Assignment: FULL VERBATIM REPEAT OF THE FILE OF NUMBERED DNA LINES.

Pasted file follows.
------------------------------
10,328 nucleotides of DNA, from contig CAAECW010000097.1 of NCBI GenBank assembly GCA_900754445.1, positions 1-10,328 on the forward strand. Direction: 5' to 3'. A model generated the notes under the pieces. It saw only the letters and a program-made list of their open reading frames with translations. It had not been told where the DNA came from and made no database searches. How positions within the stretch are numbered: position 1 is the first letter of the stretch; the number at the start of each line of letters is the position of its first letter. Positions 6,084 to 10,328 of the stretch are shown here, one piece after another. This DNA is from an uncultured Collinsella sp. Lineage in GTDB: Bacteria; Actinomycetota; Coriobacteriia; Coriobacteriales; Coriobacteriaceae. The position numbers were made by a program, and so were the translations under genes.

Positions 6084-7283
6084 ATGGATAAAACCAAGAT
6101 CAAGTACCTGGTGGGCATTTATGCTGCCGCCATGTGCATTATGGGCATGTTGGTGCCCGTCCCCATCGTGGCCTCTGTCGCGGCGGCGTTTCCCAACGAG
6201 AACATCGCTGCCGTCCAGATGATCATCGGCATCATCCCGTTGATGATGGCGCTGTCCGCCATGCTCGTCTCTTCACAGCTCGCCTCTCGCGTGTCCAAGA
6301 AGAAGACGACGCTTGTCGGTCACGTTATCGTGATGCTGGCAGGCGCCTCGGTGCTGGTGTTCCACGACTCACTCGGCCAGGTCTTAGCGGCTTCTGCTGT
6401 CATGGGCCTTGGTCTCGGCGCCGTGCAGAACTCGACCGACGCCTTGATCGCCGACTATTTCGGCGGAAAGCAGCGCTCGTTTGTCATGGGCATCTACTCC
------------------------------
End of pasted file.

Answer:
10,328 nucleotides of DNA, from contig CAAECW010000097.1 of NCBI GenBank assembly GCA_900754445.1, positions 1-10,328 on the forward strand. Direction: 5' to 3'. A model generated the notes under the pieces. It saw only the letters and a program-made list of their open reading frames with translations. It had not been told where the DNA came from and made no database searches. How positions within the stretch are numbered: position 1 is the first letter of the stretch; the number at the start of each line of letters is the position of its first letter. Positions 6,084 to 10,328 of the stretch are shown here, one piece after another. This DNA is from an uncultured Collinsella sp. Lineage in GTDB: Bacteria; Actinomycetota; Coriobacteriia; Coriobacteriales; Coriobacteriaceae. The position numbers were made by a program, and so were the translations under genes.

Positions 6084-7283
6084 ATGGATAAAACCAAGAT
6101 CAAGTACCTGGTGGGCATTTATGCTGCCGCCATGTGCATTATGGGCATGTTGGTGCCCGTCCCCATCGTGGCCTCTGTCGCGGCGGCGTTTCCCAACGAG
6201 AACATCGCTGCCGTCCAGATGATCATCGGCATCATCCCGTTGATGATGGCGCTGTCCGCCATGCTCGTCTCTTCACAGCTCGCCTCTCGCGTGTCCAAGA
6301 AGAAGACGACGCTTGTCGGTCACGTTATCGTGATGCTGGCAGGCGCCTCGGTGCTGGTGTTCCACGACTCACTCGGCCAGGTCTTAGCGGCTTCTGCTGT
6401 CATGGGCCTTGGTCTCGGCGCCGTGCAGAACTCGACCGACGCCTTGATCGCCGACTATTTCGGCGGAAAGCAGCGCTCGTTTGTCATGGGCATCTACTCC